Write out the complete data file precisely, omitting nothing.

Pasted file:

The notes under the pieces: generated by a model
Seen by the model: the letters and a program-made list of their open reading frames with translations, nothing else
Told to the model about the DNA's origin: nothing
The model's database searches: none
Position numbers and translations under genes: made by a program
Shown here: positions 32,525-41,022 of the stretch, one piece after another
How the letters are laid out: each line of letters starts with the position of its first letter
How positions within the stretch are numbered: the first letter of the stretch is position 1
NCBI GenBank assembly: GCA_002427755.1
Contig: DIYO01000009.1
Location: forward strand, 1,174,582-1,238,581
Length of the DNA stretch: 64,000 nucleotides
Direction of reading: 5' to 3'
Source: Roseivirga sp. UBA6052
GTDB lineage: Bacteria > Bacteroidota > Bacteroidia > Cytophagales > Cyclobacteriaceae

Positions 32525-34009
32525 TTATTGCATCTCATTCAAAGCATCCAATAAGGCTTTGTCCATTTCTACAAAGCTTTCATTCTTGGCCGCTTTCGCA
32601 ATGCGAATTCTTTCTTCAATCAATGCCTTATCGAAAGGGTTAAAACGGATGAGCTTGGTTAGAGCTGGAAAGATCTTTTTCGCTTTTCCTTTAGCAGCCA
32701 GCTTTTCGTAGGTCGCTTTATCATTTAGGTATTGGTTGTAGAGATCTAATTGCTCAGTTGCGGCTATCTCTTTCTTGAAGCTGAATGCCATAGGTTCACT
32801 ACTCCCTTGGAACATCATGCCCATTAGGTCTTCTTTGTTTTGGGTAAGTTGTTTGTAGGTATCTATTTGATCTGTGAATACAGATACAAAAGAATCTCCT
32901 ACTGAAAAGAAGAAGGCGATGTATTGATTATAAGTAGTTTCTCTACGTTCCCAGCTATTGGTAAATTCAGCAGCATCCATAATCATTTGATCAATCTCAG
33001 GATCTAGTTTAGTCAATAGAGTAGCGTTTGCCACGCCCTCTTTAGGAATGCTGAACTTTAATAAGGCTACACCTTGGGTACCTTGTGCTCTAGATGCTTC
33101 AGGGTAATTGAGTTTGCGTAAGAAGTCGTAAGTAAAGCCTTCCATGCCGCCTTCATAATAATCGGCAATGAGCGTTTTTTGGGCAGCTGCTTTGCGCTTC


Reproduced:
The notes under the pieces: generated by a model
Seen by the model: the letters and a program-made list of their open reading frames with translations, nothing else
Told to the model about the DNA's origin: nothing
The model's database searches: none
Position numbers and translations under genes: made by a program
Shown here: positions 32,525-41,022 of the stretch, one piece after another
How the letters are laid out: each line of letters starts with the position of its first letter
How positions within the stretch are numbered: the first letter of the stretch is position 1
NCBI GenBank assembly: GCA_002427755.1
Contig: DIYO01000009.1
Location: forward strand, 1,174,582-1,238,581
Length of the DNA stretch: 64,000 nucleotides
Direction of reading: 5' to 3'
Source: Roseivirga sp. UBA6052
GTDB lineage: Bacteria > Bacteroidota > Bacteroidia > Cytophagales > Cyclobacteriaceae

Positions 32525-34009
32525 TTATTGCATCTCATTCAAAGCATCCAATAAGGCTTTGTCCATTTCTACAAAGCTTTCATTCTTGGCCGCTTTCGCA
32601 ATGCGAATTCTTTCTTCAATCAATGCCTTATCGAAAGGGTTAAAACGGATGAGCTTGGTTAGAGCTGGAAAGATCTTTTTCGCTTTTCCTTTAGCAGCCA
32701 GCTTTTCGTAGGTCGCTTTATCATTTAGGTATTGGTTGTAGAGATCTAATTGCTCAGTTGCGGCTATCTCTTTCTTGAAGCTGAATGCCATAGGTTCACT
32801 ACTCCCTTGGAACATCATGCCCATTAGGTCTTCTTTGTTTTGGGTAAGTTGTTTGTAGGTATCTATTTGATCTGTGAATACAGATACAAAAGAATCTCCT
32901 ACTGAAAAGAAGAAGGCGATGTATTGATTATAAGTAGTTTCTCTACGTTCCCAGCTATTGGTAAATTCAGCAGCATCCATAATCATTTGATCAATCTCAG
33001 GATCTAGTTTAGTCAATAGAGTAGCGTTTGCCACGCCCTCTTTAGGAATGCTGAACTTTAATAAGGCTACACCTTGGGTACCTTGTGCTCTAGATGCTTC
33101 AGGGTAATTGAGTTTGCGTAAGAAGTCGTAAGTAAAGCCTTCCATGCCGCCTTCATAATAATCGGCAATGAGCGTTTTTTGGGCAGCTGCTTTGCGCTTC